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As part of our series on the art of the political interview, we’ve been looking at some of the most famous (and infamous) interviews over the years. Some are more memorable than others — whether that’s for the skill of the interviewer or interviewee, or the lack thereof of either.

We’ve scoured back through our memories and the archives to hand out some overdue awards to the political interviews that distinguish themselves from the norm.

The quickest backfire

Margaret Thatcher and George Negus, 1981

It’s the interview that will never leave George Negus. This 1981 footage is used in journalism courses around the country as an example of how not to do an interview and, as Negus told ABC News Breakfast in 2013 there hadn’t been a month in the past 30 years he hadn’t been asked about it. When Negus interviewed then-British prime minister Margaret Thatcher, and asked her about her pig-headedness, the tables turned. Thatcher repeatedly demanded that Negus name names on exactly who had said she was “pig-headed”. “The way she performed in that interview is an indication of the woman, and she is tough, she was inflexible, and she was very strong and she probably was pig-headed,” Negus said.

The best broken record

Mark Colvin and Peter Dutton, 2016

The late Mark Colvin’s last interview on PM with then-Immigration Minister Peter Dutton was a masterclass in keeping your interviewee on topic and holding them to the questions asked. For several minutes of the extended interview, Colvin pressed Dutton on whether children had been involved in a disturbance on Manus Island.

The Bob Hawke award for lecturing the interviewer

Richard Carlton and Bob Hawke

When the late Richard Carlton used his ABC program to ask the then-opposition leader Bob Hawke if he was embarrassed about the blood on his hands the night Hawke took the top job, he reacted angrily with the lecture to end all lectures. Hawke repeatedly called Carlton impertinent as he denied any knowledge of meetings to topple Bill Hayden as party leader. “You can sit there with your silly quizzical face, you’ve got a reputation for your impertinence, your refusal to accept people at their face value, to try and ridicule the integrity of people. Now I don’t mind my integrity being on the line against yours.”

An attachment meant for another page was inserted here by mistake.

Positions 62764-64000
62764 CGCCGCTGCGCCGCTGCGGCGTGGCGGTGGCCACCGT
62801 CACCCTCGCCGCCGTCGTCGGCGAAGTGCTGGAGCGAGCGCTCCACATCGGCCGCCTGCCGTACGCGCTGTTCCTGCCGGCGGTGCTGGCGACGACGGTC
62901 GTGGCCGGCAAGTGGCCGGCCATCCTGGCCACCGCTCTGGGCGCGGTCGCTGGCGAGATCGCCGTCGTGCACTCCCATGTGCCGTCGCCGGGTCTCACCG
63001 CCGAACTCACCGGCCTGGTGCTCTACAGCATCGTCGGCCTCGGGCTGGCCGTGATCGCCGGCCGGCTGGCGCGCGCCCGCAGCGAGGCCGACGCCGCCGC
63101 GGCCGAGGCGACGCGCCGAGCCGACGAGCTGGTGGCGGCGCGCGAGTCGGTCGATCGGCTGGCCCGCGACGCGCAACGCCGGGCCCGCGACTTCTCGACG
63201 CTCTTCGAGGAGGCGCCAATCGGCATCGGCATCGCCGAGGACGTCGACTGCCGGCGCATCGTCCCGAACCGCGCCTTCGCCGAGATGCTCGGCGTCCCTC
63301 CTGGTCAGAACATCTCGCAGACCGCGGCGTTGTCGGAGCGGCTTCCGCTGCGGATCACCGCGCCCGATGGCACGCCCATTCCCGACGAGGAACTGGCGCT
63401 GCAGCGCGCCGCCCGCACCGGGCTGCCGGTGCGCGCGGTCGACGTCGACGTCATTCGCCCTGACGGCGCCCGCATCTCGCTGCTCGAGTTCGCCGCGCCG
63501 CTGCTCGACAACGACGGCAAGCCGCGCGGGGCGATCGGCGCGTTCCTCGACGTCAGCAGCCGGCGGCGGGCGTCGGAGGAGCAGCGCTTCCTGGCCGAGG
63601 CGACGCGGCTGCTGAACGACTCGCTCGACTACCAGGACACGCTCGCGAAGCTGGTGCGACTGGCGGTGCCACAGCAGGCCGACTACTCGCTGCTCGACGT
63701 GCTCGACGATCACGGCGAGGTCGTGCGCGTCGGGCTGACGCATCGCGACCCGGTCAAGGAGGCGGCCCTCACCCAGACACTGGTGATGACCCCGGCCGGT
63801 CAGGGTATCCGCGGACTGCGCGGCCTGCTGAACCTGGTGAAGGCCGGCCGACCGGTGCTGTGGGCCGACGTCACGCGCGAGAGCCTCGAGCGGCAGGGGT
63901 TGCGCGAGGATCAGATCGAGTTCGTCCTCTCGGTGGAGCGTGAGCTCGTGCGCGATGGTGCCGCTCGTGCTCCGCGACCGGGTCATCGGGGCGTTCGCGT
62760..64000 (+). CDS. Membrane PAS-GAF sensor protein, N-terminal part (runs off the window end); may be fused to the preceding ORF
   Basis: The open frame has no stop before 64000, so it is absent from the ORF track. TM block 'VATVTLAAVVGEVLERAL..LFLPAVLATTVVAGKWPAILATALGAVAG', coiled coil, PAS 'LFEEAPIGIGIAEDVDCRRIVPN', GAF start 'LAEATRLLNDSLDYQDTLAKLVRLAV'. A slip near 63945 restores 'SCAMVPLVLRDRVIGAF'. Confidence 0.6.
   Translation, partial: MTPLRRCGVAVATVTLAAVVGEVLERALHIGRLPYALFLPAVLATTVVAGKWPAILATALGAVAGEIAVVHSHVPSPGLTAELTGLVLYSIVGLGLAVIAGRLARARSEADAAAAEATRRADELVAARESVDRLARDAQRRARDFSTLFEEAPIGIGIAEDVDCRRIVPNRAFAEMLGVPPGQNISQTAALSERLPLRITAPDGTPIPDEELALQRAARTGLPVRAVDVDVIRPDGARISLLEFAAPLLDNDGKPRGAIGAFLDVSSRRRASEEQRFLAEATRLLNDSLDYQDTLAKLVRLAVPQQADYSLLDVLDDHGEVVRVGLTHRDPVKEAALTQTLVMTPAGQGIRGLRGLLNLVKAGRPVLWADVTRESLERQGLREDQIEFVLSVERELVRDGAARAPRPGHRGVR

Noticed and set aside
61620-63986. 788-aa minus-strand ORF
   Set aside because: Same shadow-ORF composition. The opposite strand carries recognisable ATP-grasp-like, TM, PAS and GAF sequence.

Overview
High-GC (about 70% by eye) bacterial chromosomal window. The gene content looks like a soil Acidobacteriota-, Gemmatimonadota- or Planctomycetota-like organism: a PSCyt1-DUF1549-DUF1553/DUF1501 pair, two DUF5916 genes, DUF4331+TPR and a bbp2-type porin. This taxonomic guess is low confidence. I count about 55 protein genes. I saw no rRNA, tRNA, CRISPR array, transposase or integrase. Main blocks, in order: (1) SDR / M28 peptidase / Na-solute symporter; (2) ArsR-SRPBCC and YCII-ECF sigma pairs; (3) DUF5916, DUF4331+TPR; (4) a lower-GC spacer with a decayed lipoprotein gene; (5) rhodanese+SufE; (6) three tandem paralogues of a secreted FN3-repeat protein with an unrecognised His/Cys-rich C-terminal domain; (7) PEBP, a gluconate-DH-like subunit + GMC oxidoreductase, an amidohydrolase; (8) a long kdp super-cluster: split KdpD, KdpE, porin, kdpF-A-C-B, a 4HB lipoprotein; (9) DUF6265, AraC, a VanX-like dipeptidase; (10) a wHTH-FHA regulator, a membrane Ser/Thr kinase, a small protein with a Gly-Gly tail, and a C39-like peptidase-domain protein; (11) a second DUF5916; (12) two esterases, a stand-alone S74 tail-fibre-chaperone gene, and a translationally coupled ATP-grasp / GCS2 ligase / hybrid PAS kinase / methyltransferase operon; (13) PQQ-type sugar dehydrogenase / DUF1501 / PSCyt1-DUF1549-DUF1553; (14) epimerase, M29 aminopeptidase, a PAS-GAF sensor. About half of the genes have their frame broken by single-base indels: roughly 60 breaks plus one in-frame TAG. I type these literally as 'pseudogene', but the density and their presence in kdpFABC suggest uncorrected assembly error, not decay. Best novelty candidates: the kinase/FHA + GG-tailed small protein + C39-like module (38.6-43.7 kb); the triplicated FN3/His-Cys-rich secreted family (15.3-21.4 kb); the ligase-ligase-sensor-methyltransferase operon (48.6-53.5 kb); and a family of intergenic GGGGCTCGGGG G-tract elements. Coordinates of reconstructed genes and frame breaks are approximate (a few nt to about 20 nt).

The lifetime achievement award for political gaffes and blunders

Former prime minister Tony Abbott

There’s no politician to have contributed as much to the canon of blunders and missteps than former prime minister Tony Abbott. Whether it’s a non-response to Seven’s Mark Riley’s questions about his “shit happens” comment in Afghanistan, his wink to Jon Faine captured on camera, or his describing the Syrian conflict as “baddies versus baddies”, Abbott’s contribution as a political interviewee provided more content from his missteps than any other.

It was Kerry O’Brien on 7.30 that provoked the comment that “the statements that need to be taken absolutely as gospel truth are those carefully prepared, scripted remarks”. And on Q&A with Tony Jones, Abbott talked about asylum seekers: “Jesus knew there was a place for everything and it is not necessarily everyone’s place to come to Australia.” As for his position on homosexuality, Liz Hayes on 60 Minutes elicited the response, “I probably feel a bit threatened”.

Did we miss any? Send your nominations or comments to [email protected].

Peter Fray

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